No April fools as SA reacts to VAT increase

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File: South Africa's economic recession could deepen unless there was policy certainty on mining and agriculture.

JOHANNESBURG – The recent VAT increase will take its toll on low-income households, which often use most of their money on consumable goods.

Unions and NGOs say the planned review of zero-rated goods is necessary to offset the financial burden of the increase.

There are 19 basic food items that are not affected by the VAT increase.

They include brown bread, milk powder, maize meal and vegetable oil.

READ: Independent panel to consider expanding VAT-free items

This list is meant to be a way of reducing the VAT burden on low-income consumers.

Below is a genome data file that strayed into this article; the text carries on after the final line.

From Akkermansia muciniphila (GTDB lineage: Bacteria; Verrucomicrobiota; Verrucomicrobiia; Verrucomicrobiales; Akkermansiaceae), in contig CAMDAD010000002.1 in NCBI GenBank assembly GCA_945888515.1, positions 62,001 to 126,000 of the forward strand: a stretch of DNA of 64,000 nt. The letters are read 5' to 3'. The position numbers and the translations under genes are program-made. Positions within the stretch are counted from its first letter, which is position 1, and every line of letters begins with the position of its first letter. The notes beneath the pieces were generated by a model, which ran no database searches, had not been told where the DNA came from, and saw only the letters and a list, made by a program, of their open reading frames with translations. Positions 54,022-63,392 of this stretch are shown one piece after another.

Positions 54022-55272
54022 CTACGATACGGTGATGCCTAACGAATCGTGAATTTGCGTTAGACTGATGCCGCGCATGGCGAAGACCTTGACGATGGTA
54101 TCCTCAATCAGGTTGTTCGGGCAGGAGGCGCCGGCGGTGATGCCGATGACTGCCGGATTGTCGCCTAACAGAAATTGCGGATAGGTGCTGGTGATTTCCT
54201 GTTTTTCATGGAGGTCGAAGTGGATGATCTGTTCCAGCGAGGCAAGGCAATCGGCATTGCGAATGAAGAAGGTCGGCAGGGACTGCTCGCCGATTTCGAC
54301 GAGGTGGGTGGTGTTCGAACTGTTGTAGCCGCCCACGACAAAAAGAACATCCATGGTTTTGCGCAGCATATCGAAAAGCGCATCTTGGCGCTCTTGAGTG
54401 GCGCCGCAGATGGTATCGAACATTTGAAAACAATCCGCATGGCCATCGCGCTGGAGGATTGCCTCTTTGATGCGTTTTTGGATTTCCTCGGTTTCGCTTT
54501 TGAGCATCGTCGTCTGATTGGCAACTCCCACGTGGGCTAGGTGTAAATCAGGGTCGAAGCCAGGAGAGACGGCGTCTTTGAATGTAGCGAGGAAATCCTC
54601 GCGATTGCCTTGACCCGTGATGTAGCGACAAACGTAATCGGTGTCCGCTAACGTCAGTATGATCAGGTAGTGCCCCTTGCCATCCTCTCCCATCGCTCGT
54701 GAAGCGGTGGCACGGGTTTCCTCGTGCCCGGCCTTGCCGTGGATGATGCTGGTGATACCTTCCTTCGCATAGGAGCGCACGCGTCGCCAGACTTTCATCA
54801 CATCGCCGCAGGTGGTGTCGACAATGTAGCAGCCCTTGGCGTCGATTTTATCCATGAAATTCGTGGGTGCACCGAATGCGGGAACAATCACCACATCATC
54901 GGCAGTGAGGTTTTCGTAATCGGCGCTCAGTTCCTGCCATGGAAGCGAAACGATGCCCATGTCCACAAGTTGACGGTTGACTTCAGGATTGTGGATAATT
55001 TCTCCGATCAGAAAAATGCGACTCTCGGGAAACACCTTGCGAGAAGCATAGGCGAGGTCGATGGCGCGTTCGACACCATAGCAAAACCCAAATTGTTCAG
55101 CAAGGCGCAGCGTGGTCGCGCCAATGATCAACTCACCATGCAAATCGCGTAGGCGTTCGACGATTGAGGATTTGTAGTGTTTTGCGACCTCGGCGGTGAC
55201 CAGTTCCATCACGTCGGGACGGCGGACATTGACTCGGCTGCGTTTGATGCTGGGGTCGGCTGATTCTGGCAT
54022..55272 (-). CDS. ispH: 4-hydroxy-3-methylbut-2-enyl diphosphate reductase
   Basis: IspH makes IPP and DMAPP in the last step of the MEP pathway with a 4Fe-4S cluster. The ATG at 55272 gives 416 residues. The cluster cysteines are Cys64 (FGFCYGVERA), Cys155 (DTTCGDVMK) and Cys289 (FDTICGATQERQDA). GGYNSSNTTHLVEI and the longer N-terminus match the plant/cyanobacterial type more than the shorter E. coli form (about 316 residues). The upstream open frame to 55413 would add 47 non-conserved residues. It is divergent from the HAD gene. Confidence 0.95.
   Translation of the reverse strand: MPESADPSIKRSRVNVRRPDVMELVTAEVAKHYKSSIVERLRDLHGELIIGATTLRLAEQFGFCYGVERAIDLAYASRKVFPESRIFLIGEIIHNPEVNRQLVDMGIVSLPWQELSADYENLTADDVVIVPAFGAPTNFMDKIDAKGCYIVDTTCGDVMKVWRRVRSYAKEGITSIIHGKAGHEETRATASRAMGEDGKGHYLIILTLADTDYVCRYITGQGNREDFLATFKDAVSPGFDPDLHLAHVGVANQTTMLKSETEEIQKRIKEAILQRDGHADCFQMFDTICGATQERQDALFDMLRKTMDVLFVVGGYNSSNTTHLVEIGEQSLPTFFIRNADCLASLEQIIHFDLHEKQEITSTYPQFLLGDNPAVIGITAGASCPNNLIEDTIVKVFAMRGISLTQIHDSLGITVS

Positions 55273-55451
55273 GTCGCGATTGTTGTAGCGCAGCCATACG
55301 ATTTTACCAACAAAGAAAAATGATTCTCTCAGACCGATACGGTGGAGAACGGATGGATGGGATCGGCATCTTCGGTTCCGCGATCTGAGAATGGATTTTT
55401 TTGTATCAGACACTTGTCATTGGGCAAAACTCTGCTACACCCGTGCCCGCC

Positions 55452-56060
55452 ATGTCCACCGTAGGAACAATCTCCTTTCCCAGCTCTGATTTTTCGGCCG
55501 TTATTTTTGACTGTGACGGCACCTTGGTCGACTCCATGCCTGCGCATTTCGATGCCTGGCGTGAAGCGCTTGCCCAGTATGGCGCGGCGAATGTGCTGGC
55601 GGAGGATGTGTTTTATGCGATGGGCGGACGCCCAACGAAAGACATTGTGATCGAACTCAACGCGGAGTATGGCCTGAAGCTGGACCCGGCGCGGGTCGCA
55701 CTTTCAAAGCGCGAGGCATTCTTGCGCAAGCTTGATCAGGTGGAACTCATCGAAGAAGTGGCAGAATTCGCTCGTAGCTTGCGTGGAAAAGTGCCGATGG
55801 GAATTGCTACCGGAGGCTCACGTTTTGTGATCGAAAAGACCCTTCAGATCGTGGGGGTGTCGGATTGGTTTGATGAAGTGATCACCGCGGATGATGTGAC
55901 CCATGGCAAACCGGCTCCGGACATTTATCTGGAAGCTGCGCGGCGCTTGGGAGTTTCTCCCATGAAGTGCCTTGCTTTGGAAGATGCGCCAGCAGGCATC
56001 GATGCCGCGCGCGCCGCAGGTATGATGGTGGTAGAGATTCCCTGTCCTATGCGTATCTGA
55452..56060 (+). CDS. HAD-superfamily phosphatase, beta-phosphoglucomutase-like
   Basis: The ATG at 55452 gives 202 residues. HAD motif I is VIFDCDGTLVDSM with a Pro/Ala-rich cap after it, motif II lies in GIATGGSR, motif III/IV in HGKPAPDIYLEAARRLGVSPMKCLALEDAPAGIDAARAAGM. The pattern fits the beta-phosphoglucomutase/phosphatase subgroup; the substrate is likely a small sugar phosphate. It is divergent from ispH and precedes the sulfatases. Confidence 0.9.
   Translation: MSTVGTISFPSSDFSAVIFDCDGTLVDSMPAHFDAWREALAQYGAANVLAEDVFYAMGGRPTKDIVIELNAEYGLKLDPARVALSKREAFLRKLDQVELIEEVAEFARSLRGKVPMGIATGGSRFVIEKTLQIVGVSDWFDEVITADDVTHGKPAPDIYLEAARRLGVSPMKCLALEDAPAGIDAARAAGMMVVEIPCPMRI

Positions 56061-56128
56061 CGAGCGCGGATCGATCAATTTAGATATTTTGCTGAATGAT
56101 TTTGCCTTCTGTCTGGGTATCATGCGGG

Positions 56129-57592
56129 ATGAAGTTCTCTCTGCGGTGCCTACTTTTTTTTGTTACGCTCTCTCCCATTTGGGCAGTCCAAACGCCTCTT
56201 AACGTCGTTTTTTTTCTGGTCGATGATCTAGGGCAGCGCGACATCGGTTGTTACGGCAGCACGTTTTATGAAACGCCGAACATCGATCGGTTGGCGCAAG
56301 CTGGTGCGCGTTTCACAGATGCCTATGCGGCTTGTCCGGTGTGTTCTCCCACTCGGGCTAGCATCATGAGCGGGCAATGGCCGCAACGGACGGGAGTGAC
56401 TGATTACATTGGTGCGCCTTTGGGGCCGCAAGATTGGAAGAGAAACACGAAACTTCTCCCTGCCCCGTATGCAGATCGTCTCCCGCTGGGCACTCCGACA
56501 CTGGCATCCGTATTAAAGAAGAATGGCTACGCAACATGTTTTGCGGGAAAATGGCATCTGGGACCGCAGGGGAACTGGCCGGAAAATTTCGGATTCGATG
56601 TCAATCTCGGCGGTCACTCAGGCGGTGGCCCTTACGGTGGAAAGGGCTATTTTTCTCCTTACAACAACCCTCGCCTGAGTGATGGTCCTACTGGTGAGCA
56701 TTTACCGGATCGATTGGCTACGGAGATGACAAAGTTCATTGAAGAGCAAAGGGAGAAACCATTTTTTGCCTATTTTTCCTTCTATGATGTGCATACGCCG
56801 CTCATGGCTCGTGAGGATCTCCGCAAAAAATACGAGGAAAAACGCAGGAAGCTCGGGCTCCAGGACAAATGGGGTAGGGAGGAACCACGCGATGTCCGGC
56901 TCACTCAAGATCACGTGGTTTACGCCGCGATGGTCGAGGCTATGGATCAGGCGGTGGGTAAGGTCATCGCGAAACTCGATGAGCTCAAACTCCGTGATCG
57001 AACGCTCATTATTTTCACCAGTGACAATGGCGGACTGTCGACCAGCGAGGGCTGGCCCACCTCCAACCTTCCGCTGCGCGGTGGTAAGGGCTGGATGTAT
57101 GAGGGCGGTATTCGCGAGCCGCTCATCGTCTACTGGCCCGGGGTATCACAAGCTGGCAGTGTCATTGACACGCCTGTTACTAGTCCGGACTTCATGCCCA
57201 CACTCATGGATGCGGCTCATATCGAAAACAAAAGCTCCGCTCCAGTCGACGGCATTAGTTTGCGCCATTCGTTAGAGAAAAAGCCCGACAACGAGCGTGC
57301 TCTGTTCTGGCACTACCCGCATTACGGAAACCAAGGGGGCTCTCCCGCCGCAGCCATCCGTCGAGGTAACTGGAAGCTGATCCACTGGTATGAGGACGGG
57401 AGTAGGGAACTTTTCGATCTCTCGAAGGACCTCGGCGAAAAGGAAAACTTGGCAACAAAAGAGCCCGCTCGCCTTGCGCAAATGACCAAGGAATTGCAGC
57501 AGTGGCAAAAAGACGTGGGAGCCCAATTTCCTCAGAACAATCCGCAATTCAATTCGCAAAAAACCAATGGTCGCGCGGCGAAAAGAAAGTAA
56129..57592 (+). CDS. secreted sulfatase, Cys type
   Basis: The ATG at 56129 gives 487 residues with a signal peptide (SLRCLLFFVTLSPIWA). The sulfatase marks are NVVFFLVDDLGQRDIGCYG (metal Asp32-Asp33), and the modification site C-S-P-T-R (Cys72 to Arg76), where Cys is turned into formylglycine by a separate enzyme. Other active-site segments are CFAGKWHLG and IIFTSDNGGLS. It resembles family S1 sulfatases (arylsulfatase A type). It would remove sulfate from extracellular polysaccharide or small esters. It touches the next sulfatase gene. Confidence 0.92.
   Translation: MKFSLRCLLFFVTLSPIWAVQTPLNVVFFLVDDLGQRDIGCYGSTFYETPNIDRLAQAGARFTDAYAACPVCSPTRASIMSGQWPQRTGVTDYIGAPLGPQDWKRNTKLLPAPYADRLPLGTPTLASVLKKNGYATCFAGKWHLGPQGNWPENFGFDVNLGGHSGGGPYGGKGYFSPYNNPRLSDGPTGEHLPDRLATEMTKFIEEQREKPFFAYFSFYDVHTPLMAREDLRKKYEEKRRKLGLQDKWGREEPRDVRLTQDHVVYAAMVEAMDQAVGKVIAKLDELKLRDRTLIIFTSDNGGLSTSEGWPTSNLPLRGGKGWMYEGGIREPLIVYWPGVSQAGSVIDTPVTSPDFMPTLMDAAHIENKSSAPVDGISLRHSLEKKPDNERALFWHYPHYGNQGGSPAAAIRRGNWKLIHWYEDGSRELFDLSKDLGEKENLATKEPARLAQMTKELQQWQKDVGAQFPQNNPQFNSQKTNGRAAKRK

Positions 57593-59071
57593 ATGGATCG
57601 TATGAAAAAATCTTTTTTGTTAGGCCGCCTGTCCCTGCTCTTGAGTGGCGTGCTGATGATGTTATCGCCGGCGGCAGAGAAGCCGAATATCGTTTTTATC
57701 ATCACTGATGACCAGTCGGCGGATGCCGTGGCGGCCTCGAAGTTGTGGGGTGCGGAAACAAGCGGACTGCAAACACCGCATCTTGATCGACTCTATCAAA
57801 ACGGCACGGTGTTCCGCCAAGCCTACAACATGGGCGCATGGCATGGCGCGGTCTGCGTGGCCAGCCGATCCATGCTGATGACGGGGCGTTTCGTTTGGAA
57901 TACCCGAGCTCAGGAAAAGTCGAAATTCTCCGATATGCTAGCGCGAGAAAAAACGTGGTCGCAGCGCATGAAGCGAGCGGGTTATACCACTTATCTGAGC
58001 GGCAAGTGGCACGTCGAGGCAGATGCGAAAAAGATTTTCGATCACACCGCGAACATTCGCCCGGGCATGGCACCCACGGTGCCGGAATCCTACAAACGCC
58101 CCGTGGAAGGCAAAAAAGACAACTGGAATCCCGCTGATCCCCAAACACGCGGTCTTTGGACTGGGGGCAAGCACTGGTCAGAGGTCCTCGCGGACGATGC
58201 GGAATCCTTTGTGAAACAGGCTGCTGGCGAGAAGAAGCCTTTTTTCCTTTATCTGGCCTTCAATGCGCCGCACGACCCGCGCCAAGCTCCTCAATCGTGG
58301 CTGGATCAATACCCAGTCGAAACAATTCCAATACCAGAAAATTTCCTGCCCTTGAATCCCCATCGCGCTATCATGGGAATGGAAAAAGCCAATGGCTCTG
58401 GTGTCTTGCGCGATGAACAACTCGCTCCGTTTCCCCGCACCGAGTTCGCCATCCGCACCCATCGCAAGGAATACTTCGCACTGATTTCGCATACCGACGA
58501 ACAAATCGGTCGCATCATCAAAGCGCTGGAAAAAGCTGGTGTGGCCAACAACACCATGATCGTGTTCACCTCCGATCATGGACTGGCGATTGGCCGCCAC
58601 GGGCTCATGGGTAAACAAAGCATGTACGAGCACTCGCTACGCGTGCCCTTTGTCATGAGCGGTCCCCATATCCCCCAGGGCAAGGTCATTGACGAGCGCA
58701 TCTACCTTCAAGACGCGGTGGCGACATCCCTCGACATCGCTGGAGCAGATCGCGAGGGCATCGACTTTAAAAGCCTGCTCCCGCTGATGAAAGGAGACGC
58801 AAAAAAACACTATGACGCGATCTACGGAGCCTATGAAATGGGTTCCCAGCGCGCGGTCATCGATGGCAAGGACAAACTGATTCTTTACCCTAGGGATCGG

Matthew Parks from Cosatu Parliamentary Coordinator says, “It’s only 19 food items and often very very specific items.”

“So even the cooking oil, it’s a very specific type of cooking oil.”

“Now there’s a call to expand the list. Things like medicines, sanitary products for women and girls, toiletries and even chicken have been suggested."

Billions more could be lost depending on which other items are switched to zero-ratings.

READ: VAT increase: Government punishing the poor says Fedusa

The list has not been reviewed in 24 years, so Parliament along with the National Treasury are putting together a panel to do so.

Shaun Parsons, a UCT Taxation Professor, “It&39;s very difficult to put numbers to those kinds of things, that’s where the experts are going to be looking.”

 


“To try and quantify these things, trying to put real numbers on the table so we can understand what that trade-off is going to be."

 

The panel is expected to provide feedback on its research by the end of June.

Meanwhile, South Africans have taken to twitter to share their views on the official VAT increase that starts today on 1 April, in accordance with the budget speech.